We all know that the internet is a major resource for information (and other things) on just about anything one can think of. With my Facebook feed continually updating with news and entertainment from around the world, it’s easy to get lost in the shuffle of all that’s out there. This is also true for the resources available to teachers, new and old. With so many options to get and keep students engaged on learning targets, new teachers might have a hard time figuring out which tools are most effective in the EFL classroom. Well, presenter Lindsay Herron made that much easier on us with her presentations “Ten Tech Tools Teachers Should Know About” at the quarterly workshop in March 28, 2015.
Lindsay Herron has been a visiting professor at Gwangju National University of Education since 2008. Prior to that, she taught for three years on a Fulbright grant at Seogwipo High School in Jeju-do. She has a master’s degree in language education from Indiana University-Bloomington, a master’s incinema studies from New York University, bachelor’s degrees in English and psychology from Swarthmore College, a CELTA, and the CELTA YL Extension. She is also the coordinator for the Multimedia & CALL SIG (Multimedia and Computer-Assisted Language Learning Special Interest Group).
The ten tech. tools teachers should know about were: Google Drive, Class DOJO, Today’s Meet, QR Stuff, Puzzle Maker, Padlet, Vocaroo, Amara, Readlists, and My Brainshark respectively. From the very beginning, attendees were scanning QR Codes from their smart phones and accessing all these fun sites that are sure to get your students (EFL learners of all ages) engaged.
While I’m familiar with Google Drive and being able to create, save and share documents, I wasn’t familiar with creating surveys or the possibility of grading quizzes or creating polls. Class DOJO is a fun behavior modification site where students earn points based on their behavior. Today’s MEET is a chat room where students can input answers or feedback to teacher dictated questions or discussion; also great for writing practice. QR Stuff is amazing because teachers can create QR Codes that can be scanned to reveal secret messages, audio recordings, videos, websites and more. I’m already planning on working this in for summer camp, 2015. Most teachers are familiar with Puzzle Maker; teachers input vocabulary words into a data bank, a few pictures, maybe and a word search is generated. Can also be used for crossword puzzles and matching activities. Padlet allows teachers to share ideas through an online sticky note board. Vocaroo allows teachers to easily upload voice recordings using a link. Amara, is great for finding or creating videos with subtitles. Readlists is useful for bundling online articles into a single e-book with the possibility of sharing with colleagues and students. Last, but not least, My Brainshark takes teaching outside of the classroom. Teachers can upload a students’ work and provide verbal feedback.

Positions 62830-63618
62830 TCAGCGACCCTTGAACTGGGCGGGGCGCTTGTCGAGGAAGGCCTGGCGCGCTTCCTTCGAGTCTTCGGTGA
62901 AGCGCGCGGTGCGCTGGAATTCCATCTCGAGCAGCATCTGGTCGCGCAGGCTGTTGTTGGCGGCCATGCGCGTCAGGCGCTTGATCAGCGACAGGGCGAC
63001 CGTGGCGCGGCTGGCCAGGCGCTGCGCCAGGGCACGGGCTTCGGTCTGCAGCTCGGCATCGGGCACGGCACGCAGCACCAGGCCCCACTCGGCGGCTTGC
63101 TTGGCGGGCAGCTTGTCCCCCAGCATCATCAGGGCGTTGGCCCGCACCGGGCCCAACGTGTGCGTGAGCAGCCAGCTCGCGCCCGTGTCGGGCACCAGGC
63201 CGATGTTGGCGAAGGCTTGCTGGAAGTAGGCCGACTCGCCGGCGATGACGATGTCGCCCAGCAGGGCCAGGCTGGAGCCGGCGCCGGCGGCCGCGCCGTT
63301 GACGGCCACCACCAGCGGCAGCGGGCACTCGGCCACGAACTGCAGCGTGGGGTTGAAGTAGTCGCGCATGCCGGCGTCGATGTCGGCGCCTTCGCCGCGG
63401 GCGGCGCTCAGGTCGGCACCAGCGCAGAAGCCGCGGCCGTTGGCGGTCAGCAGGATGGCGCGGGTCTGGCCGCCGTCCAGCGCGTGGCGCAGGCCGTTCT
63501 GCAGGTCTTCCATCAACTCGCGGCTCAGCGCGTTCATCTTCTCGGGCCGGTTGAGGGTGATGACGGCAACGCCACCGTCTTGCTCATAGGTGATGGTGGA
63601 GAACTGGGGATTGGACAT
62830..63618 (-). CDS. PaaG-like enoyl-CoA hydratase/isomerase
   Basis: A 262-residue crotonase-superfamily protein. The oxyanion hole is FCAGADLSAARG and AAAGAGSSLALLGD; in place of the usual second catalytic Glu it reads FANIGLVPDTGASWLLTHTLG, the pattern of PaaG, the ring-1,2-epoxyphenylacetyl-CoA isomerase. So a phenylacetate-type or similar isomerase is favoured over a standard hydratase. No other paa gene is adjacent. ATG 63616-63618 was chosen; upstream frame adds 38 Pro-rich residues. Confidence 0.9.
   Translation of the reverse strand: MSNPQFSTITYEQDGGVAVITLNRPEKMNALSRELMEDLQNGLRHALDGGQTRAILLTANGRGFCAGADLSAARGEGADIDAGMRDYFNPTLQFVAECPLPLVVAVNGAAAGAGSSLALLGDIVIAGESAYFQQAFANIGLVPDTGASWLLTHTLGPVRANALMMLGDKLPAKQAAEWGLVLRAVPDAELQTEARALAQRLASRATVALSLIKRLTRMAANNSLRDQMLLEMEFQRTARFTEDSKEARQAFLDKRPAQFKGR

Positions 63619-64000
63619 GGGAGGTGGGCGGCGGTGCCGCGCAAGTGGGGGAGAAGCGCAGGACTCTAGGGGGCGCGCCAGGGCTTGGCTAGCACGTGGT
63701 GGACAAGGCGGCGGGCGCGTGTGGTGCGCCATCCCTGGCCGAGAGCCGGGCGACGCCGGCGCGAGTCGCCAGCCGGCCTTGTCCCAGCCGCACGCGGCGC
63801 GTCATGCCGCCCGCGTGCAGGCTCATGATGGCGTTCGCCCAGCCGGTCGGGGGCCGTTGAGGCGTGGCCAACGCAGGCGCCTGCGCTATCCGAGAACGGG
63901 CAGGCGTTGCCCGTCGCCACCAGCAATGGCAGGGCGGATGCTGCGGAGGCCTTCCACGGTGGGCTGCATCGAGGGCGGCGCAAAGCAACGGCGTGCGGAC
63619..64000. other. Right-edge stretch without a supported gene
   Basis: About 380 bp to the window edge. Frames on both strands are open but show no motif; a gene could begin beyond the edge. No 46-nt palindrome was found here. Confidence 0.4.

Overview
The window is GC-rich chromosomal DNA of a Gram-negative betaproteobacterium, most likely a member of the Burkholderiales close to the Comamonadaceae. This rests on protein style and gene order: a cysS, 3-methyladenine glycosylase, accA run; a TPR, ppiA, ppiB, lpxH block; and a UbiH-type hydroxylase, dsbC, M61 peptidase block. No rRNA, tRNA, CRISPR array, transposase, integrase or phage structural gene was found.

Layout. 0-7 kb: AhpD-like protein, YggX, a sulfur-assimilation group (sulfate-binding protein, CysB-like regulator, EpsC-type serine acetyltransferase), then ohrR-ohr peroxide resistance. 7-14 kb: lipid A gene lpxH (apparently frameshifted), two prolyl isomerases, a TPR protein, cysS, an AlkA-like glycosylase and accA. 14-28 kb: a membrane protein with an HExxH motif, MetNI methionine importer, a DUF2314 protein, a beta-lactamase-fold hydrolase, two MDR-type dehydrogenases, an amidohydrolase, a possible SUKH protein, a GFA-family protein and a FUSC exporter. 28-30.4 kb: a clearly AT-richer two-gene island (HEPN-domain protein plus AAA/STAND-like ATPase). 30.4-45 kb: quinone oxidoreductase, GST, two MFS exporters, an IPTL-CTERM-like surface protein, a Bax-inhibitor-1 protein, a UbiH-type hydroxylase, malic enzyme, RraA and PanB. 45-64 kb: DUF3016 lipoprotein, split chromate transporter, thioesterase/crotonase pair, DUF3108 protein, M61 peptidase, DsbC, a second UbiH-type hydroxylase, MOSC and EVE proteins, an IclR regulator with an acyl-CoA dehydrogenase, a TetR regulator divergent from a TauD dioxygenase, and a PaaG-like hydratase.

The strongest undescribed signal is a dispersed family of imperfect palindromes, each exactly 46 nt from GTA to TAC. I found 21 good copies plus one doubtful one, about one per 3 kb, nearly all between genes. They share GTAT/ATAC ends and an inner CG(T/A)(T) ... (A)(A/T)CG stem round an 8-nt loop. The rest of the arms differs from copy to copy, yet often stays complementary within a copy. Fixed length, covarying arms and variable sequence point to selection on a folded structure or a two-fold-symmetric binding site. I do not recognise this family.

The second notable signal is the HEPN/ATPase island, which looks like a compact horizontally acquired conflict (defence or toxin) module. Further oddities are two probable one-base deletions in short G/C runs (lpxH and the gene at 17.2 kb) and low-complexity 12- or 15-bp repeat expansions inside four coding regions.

I’m so glad I didn’t miss this workshop as I’m already preparing on ways I can integrate some of these useful tech tools in the ESL classroom. However, if you’re interested in using these technologies or you would like Lindsay Herron to present this at your next workshop, contact her at, firstname.lastname@example.org.